As Wayne Pivac prepares to name his Wales squad for summer games against Canada and Argentina, there is hope at the Arms Park for a sizeable blue and black contingent.
After an impressive close to the season after Dai Young took over as director of rugby there have been plenty of eye-catching individual performances in the Cardiff team, so I’ve taken a look at who Pivac could well consider naming on Monday.
Starting up front and there could well be two looseheads heading from the capital into camp as Corey Domachowski and Rhys Carre put their hands up for selection. The former has had a fine breakout season, reaching double figure performances and starts for the first time, impressing with his scrummaging, carrying and tackling power as the Cardiff pack developed a bit of backbone.
The latter has continued his quick development, with it being easy to forget he’s only just turned 23 despite being in and around the Wales set up for two years now. Still raw in areas his sheer strength and dynamism are well worth sticking with, as we already know what Nicky Smith and Rob Evans offer, while Gareth Thomas has impressed but perhaps doesn’t have the talent ceiling of the Cardiff pair.
At tighthead it’s been a superb two months for Dillon Lewis who has gone from slipping down the international pecking order and struggling with a back injury, to returning to full fitness and taking a firm grip on the number three jersey at the Arms Park. The best scrummaging of his career has matched his undoubted quality around the field to make him a certainty to be involved this summer.
Into the second row and Cory Hill and Seb Davies have formed a very impressive pairing over the last four games, providing Cardiff with the set piece solidity, ball carrying and breakdown grunt that has too often been missing in recent years.
Hill is a nailed on selection for Pivac, back in the form that made him so important to the national team from 2017 through to his 2019 injury, with his game understanding setting him apart from other lock candidates. His carriyng angles, defensive position and set piece awareness give him that edge, while his leadership capabilities make him a serious candidate to step in as captain with Alun Wyn Jones away.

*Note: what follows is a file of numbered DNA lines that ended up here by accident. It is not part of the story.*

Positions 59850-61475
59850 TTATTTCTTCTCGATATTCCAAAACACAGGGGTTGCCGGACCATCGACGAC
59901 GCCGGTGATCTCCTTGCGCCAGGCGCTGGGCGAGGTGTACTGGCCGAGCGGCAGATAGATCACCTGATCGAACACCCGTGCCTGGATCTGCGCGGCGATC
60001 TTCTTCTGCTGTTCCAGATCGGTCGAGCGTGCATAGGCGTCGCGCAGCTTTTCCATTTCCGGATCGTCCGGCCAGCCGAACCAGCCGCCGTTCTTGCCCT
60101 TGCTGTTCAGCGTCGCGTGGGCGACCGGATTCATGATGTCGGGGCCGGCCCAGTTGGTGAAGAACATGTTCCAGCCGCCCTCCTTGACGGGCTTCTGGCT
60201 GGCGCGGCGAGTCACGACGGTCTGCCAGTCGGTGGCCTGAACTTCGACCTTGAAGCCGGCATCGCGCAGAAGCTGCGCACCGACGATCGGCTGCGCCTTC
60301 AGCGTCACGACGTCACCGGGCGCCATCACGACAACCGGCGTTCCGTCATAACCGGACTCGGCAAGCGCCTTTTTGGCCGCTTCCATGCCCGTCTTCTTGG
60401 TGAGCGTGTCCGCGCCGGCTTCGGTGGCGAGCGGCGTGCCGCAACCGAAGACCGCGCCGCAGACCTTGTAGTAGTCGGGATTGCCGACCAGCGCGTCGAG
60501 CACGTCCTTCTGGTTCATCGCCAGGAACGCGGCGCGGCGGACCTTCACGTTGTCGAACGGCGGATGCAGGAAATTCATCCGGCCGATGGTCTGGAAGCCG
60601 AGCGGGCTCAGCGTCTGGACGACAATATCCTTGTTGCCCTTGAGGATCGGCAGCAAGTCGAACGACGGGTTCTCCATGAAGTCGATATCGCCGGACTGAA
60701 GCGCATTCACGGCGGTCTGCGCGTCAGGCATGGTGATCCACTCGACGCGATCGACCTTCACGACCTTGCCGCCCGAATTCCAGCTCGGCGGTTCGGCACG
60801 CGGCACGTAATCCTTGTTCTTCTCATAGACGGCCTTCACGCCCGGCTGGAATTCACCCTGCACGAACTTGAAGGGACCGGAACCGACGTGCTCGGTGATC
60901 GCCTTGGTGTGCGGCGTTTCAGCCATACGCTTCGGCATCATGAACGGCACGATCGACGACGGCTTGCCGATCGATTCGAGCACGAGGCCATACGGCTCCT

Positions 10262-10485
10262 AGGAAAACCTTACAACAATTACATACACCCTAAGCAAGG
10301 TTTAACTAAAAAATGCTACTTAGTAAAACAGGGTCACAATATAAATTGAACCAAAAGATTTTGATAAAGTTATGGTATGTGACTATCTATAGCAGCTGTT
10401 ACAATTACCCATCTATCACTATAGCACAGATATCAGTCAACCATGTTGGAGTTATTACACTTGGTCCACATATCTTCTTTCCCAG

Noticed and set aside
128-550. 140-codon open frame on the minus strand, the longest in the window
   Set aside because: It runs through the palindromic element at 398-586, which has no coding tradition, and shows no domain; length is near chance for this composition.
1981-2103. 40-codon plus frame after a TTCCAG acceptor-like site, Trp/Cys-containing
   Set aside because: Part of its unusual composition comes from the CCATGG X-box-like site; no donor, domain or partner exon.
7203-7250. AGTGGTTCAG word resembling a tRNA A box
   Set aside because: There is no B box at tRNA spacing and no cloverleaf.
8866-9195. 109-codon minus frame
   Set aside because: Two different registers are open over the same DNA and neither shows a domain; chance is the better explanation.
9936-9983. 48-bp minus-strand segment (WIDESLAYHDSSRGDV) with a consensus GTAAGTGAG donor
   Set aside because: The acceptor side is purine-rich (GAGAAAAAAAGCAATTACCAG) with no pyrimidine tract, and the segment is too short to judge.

Davies, meanwhile, has been in-and-out of the national team set up over the last three years, but with an extended run of games in his best second row position this season has shown the kind of extended spell of form that should be rewarded with a recall. A touch heavier now but still athletic and with a bit of X factor about him, his discipline and concentration could be improved but a few weeks at The Vale and on the pitch at the Principality should go a long way to developing that.
As ever the back row is a competitive one, with no shortage of players from the other Welsh sides and over the Severn Bridge putting their hands up to where six, seven or eight this summer, but Cardiff have three viable candidates, none more so than Josh Turnbull.
The 33-year-old has been consistently excellent for a number of years at club level but seems to have taken his performance levels up another notch this season as he topped the Guinness Pro14, and currently tops the Rainbow Cup, chart for tackles made, stepped up as a primary carrier at number eight and called the lineout superbly after a wobbly 2019/20 season set piece-wise in the capital.
Turnbull’s leadership could also be key in what may well be a generally young side, and one of those taking that average age down could be James Botham as the 23-year-old capped his first full season with back-to-back standout showings against Munster and Zebre, having also impressed when fast-tracked to the international stage in the Autumn with his breakdown work and dynamic carrying.